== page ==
During World War II, Dr. Ernest M. Burgess fitted disabled soldiers with prosthetics made of wood and leather, painted in skin tones—devices more cosmetic than functional. Based on his wartime experiences, Dr. Burgess later invented a breakthrough lower leg prosthetic at the University of Washington called The Seattle Foot, which allowed amputees to run and lead more active lives. Now, advanced prosthetics will return even more function to amputees, and blur the line between man and machine.
The Next Seattle Foot
Historically, America has led the world in prosthetic research due to funding made available after profitable wars; breakthroughs in prosthetic technology followed the Vietnam War in the 1970s and the Middle Eastern conflicts of the 2000s. In 2017, the Defense Advanced Research Projects Agency (DARPA) allotted $3.17 billion to projects such as Mobius Bionics’ LUKE arm, a revolutionary prosthetic allowing the user to experience the sensation of touch.
Since the 1970s, prosthetics have used sensors on a remaining limb’s muscle tissue to analyze the body’s intent and translate the perceived action to an external prosthetic limb. The LUKE arm and other cutting-edge technologies slip microscopic transponder devices into the brain’s motor cortex to forego interfacing with muscles and take orders directly from the brain, as well as feed the brain sensory information. During the LUKE arm’s public debut, first-time user Kevin Walgamott told The Washington Post,“I don’t know how to describe it except that it was like I had a hand again.”
Private enterprise will fuel future innovation once the changing nature of combat (fewer IED injuries, more drones) redistributes military funds away from prosthetics. After the Vietnam War, businesses advanced muscle interface technology toward commercialization; the same processes will advance brain-computer interface devices in the coming decades.
Naming the Incredible Bionic Man
In 2013, the Smithsonian selected Germany’s Dr. Bertolt Meyer as the subject for their documentary The Incredible Bionic Man, a scientific attempt to use 3D modeling and bionics to create a prosthetic replica of a human being. The documentary earned Dr. Meyer and his bionic counterpart, Frank, a small level of notoriety.
Dr. Meyer, a professor of social psychology at Chemnitz University of Technology uses an advanced prosthetic himself—an Össur i-limb quantum, dubbed “the new standard in myo-electric prosthetic hands” by its manufacturers. His own prosthetic hand distinguishes him as a celebrity among social psychologist, and ironically, his research in diversity and changing norms would, if realized, mute the factor that gives him voice. “Our goal is an inclusive society that judges the human condition, in all its diversity, as normal,” Dr. Meyer told us. “Our research found that if you label me as a ‘cyborg’, I’m viewed as a threat, and that’s bad because people target and harm what threatens them.”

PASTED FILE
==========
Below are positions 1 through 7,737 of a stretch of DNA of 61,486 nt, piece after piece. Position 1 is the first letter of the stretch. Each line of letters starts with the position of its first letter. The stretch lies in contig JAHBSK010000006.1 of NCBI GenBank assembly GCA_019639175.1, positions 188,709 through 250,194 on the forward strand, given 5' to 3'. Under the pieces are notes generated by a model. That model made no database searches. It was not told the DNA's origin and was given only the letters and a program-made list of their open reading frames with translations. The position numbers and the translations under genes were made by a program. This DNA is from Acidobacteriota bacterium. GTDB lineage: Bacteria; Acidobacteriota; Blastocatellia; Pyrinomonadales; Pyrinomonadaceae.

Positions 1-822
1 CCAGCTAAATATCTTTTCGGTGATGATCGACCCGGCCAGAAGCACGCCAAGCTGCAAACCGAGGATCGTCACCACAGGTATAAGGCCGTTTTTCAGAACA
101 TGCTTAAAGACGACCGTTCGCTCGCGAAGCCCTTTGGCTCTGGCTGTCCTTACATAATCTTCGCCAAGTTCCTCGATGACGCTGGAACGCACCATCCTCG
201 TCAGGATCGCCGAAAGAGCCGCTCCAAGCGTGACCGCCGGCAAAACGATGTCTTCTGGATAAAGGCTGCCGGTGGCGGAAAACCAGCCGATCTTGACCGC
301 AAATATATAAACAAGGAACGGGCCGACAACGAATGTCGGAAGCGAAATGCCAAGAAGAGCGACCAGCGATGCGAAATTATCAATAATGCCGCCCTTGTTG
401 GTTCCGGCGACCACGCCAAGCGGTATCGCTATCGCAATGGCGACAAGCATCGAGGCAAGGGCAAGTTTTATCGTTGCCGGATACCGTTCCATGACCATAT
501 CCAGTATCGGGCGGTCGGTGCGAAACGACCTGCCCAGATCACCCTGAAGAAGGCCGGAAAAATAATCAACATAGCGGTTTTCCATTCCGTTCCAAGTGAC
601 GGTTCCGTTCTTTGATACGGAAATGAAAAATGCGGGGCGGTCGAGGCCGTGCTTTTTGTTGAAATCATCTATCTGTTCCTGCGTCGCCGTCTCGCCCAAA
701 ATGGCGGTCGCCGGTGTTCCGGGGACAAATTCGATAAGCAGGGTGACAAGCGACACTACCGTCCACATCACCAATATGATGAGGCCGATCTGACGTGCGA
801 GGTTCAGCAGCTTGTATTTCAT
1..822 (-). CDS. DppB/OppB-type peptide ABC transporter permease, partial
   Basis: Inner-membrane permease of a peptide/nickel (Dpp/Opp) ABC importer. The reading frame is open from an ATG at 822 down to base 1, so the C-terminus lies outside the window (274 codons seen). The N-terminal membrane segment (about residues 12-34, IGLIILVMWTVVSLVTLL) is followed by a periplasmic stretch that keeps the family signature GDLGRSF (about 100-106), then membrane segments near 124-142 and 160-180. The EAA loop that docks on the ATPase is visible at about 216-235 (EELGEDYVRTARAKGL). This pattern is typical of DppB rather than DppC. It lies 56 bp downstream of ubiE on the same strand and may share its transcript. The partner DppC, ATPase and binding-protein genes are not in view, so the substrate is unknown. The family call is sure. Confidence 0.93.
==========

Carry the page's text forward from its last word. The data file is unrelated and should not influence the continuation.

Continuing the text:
Ryan Rosenow is also an Össur ambassador, a showcased user of prosthetic technology, working as a freelance artist in Cincinnati, Ohio. The tactile mediums of wood and leather became his earliest area of study and expertise, despite having just one sensing hand. Rosenow spoke enthusiastically about his next debuting project: a futuristic, Orwellian graphic novel, his first major digital artwork. The idea hatched after he encountered Petrograd,a graphic novel depicting the murder of Rasputin, the Russian mystic.
Rosenow has made art with just one hand throughout his life. He doesn’t view emerging technology as the proverbial “leg up” he’s been waiting for to advance his art, or something similarly grandiose. Instead, he sees emerging prosthetic technology like Dr. Meyer; he doesn’t want to be a “disabled” or “enhanced” artist—just a good one.
One marker of Dr. Meyer’s inclusive society would be an increased diversity in sporting events, and one such cybernetic athletics summit already exists. In 2020, Zürich’s ETH University and the Swiss National Centres of Competence in Research will host the second-ever Cybathlon, a competition where teams from universities and various corporations produce their own lab-created prostheses and sponsor disabled athletes to compete in a variety of events.
The Cybathlon explores the intersection of the disabled body and technology through inventive competitions such as the Exoskeleton Race, the Power Wheelchair Race and the Brain-Computer Race Simulation, which tests competitors in a virtual simulation. In the same way that the Olympics celebrates coexistence among the many peoples of the world, so too does the Cybathlon celebrate the human body in its numerous manifestations. Science, sports and people come together at the Cybathlon to revel in—and bring about—the world of tomorrow.